Although improvements in survival rates are widely used to promote increases in cancer screening, they are a poor indicator of whether screening tests actually save lives.
But the reason survival improvements are observed is often the result of lead-time bias — 1 of the major biases that pervade cancer screening statistics, along with overdiagnosis bias and length-time bias.
Lead-time bias arises when increased screening uptake increases the measured survival time of a patient without changing the course of the disease or prolonging time until death. This bias may come into play when a cancer diagnosis occurs prior to when the patient experiences any symptoms related to the malignancy.
Recent studies suggest that some misunderstanding around lead-time bias continues to persist in the literature.
Lead-time bias is often overlooked, said My Catarina von Euler-Chelpin, PhD, an assistant professor at the University of Copenhagen’s Institute of Public Health, Denmark. “I think that there are lots of mistakes being committed … it can really skew the results.”
To Dr Euler-Chelpin, one example was provided by a recent study that compared differences in mortality and survival between men and women diagnosed with breast cancer that were recorded in the US National Cancer Database between 2004 and 2014.1 The study found that 3-year survival, 5-year survival, and overall survival was significantly higher for women compared with men.
In a commentary on the paper, Dr Euler-Chelpin noted that the study did not consider lead-time bias, which is a particular issue when comparing 2 cohorts with different levels of screening.2 During the study period, more than 60% of women older than 40 years had undergone screening for breast cancer, indicating that a large proportion of diagnoses in women would have been made at screening.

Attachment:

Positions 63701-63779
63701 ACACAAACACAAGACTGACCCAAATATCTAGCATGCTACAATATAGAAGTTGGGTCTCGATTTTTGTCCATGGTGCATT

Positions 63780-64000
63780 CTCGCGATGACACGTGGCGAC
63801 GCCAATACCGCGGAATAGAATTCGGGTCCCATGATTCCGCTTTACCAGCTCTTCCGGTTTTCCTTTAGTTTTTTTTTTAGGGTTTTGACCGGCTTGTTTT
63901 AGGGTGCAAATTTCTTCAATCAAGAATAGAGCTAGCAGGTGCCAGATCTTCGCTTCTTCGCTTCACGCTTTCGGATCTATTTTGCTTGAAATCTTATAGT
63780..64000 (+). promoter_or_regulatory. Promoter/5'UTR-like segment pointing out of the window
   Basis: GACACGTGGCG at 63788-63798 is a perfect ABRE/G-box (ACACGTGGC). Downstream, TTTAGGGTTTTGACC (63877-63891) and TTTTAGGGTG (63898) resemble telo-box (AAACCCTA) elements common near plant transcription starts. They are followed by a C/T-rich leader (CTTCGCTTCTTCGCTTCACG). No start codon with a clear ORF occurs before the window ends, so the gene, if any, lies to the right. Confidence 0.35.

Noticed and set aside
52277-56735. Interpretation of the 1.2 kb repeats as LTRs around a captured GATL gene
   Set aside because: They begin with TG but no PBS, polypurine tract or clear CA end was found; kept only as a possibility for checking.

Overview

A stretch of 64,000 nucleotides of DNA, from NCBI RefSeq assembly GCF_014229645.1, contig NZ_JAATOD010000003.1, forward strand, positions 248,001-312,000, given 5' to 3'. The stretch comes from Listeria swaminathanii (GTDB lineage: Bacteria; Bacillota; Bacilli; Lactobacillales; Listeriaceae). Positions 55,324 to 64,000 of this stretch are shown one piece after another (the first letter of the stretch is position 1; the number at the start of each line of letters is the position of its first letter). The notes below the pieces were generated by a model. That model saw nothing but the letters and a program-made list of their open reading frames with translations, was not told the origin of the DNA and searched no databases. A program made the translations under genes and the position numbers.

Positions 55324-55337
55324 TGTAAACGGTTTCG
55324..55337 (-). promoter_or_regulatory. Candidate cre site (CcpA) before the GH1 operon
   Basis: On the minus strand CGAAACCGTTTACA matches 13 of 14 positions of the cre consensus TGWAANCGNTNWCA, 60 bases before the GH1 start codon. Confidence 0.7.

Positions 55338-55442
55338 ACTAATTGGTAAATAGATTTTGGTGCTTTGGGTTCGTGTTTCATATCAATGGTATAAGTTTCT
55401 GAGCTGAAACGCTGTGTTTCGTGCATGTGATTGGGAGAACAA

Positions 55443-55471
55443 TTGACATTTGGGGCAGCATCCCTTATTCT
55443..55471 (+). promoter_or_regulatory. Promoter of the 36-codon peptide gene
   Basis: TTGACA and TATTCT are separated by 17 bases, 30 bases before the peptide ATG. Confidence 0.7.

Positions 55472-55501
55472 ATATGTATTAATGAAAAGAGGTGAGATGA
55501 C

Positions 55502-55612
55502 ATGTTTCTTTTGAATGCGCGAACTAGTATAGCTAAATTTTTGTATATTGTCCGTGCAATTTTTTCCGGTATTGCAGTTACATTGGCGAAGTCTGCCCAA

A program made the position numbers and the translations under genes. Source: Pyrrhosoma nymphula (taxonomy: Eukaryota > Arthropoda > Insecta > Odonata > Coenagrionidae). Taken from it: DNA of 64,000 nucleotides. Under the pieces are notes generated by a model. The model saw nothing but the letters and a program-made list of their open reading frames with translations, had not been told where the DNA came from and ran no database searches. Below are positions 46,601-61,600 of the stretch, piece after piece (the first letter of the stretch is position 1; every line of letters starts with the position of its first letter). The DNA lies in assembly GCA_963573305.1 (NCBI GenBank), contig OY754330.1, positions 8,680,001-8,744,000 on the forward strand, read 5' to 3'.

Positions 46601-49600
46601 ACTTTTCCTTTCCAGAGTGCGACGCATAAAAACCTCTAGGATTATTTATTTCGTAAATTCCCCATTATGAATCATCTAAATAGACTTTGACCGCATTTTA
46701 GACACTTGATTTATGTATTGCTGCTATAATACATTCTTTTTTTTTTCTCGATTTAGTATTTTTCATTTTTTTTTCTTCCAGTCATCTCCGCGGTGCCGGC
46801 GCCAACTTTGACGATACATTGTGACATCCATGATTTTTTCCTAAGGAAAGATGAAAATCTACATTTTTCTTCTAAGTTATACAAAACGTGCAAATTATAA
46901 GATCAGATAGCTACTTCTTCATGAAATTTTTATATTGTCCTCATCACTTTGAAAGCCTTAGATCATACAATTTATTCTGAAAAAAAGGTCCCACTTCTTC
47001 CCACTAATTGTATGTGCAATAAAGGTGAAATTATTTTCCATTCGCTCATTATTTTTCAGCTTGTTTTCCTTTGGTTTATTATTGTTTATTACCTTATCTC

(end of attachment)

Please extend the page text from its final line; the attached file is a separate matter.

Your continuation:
As a result of the screening, some of the women may have received a cancer diagnosis several years earlier than they normally would have, according to some models of breast tumor growth.3 “And then when compared to men, their survival will look longer, even if they don’t necessarily survive better from the cancer,” Dr Euler-Chelpin said. “Part of the prolonged survival will be a screening effect (ie, lead-time bias).”
It’s well established that breast cancer screening through mammography significantly decreases mortality rates by enabling earlier treatment. However, it is difficult to disentangle how much of this survival enhancement revealed in screening studies is due to early treatment of the disease once it is detected, and how much of this improved survival is really just a result of lead-time bias. “Early detection lowers the mortality rate, so … it probably increases survival, but as we can’t measure the lead time, we don’t know how much is explained by lead time [bias],” Dr Euler-Chelpin explained in an email.